The martyrdom of Banda Singh Bahadur


The British and the Sikhs book records the martyrdom of Banda Singh Bahadur as witnessed by the East India Company.



Available from Helion and Company here

The military leadership would be passed to a relatively unknown within the Sikh faith: Banda Singh Bahadur (1670–1716), a sadhu (ascetic) of the bairagi order. Armed initially with just five followers, a battle standard, war drum, and some weapons, his mission as the commander of the Khalsa forces was to take revenge on the enemies of the Guru and makes some advances in the Sikh cause.

He was aided with some prominent Sikhs at the time including Baj Singh, Binod Singh, Ram Singh, Daya Singh, and Kahan Singh. They would later be the foundations of the Buddha Dal, with Binod Singh being chosen as the leader.

Whilst Banda was making strides across Punjab and Sirhind Provinces he was constantly being hounded by the Mughal forces. His main battles were at Sonepat (1709), Chaapar Chiri (12th May 1710). He made Lohgargh his capital.

The General undertook a number of key measures:

* minting of coins incorporating the "Degh Tegh Fateh "slogan

* Striking at the Mughal government by killing Wazir Khan

* Getting the support of the common people to disobey the Mughals

*His main key battles were around the Cis Sutlej areas and around the River Jamnu-in 1748 the Sikh Misl would capture these areas permanently from the Mughals and Afghans.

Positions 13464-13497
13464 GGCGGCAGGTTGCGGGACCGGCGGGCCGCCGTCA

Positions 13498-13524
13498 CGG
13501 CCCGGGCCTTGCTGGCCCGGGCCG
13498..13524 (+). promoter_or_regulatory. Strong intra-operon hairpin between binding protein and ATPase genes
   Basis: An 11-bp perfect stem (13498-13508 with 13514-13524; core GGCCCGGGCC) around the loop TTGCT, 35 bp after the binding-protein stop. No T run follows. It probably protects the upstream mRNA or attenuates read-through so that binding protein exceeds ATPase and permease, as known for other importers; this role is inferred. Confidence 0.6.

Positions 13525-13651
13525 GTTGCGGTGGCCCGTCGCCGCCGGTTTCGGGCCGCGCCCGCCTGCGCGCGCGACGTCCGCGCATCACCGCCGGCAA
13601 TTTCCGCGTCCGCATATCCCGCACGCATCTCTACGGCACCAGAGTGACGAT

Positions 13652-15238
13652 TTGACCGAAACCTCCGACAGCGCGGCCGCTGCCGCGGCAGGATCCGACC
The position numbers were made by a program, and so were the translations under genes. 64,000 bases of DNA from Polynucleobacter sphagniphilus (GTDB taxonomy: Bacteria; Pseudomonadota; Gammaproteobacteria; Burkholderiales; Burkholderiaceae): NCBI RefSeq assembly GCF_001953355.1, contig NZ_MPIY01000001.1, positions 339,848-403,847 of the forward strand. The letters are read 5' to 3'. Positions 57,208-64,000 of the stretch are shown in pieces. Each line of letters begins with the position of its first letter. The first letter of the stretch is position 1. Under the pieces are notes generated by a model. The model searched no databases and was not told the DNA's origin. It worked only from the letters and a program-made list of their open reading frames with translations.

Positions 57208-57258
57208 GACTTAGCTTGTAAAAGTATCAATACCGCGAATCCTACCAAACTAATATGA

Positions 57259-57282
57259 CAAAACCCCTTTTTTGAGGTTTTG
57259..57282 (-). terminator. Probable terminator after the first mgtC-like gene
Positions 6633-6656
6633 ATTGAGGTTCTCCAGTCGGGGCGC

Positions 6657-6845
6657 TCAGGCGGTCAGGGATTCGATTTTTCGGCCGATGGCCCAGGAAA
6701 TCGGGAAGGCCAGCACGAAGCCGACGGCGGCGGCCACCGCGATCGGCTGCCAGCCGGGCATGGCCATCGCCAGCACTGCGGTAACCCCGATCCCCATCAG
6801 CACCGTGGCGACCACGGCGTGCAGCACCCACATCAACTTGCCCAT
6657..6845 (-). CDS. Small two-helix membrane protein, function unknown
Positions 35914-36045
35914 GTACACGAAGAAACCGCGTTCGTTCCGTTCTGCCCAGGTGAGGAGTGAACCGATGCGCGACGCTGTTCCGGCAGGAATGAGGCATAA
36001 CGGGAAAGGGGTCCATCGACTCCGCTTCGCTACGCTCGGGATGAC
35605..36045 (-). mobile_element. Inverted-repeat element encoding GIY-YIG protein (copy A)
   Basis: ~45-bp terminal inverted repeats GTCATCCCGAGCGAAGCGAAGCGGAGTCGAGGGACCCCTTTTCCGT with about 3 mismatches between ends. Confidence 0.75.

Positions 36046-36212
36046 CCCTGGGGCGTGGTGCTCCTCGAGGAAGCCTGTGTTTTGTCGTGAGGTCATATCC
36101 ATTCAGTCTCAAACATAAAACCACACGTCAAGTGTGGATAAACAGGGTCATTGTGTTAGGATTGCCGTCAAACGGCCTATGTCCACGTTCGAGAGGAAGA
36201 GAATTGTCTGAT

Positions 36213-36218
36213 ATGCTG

Eventually, Banda was captured by the Mughals during the siege of Gurdas Nangal.

The East India Company

Whilst the  East India Company was in India since 1600 they sent many of their envoys to broker trade deals with the Mughal rulers including Emperor Farrukhsiyar. The trade mission of the East India Company led by John Surman et al whilst in Delhi were an eye witness to the Shahidi (martyrdom) of Banda. Their account refers to the bold stand taken by Banda and his followers in the face of Mughal persecution before they were executed.

They state
It is not a little remarkable with what patience they undergo their fate, and to the last it has not been found that one apostatised from his new formed Religion.
This remarkable courage shown by the Sikhs shows their resilience in the face of tyranny and persecution. Banda Singh Bahadur's conviction and fortitude would lead to the formation of the Sikh Misls and their further expansion into the Punjab.

Gurdwara Shahidi Asthaan Baba Banda Singh Bahadur, Mehrauli

I visited the location believed to be where the shaheedi of Banda Bahadur took place, there is an old wall still standing and there has been a Gurdwara erected there also. It is not not to far from the famous Qutab Minar in the area of Mehrauli.


Martyrodom site of Banda Singh Bahadur

British and the Sikhs: Discovery, Warfare and Friendship available at Helion and Company.



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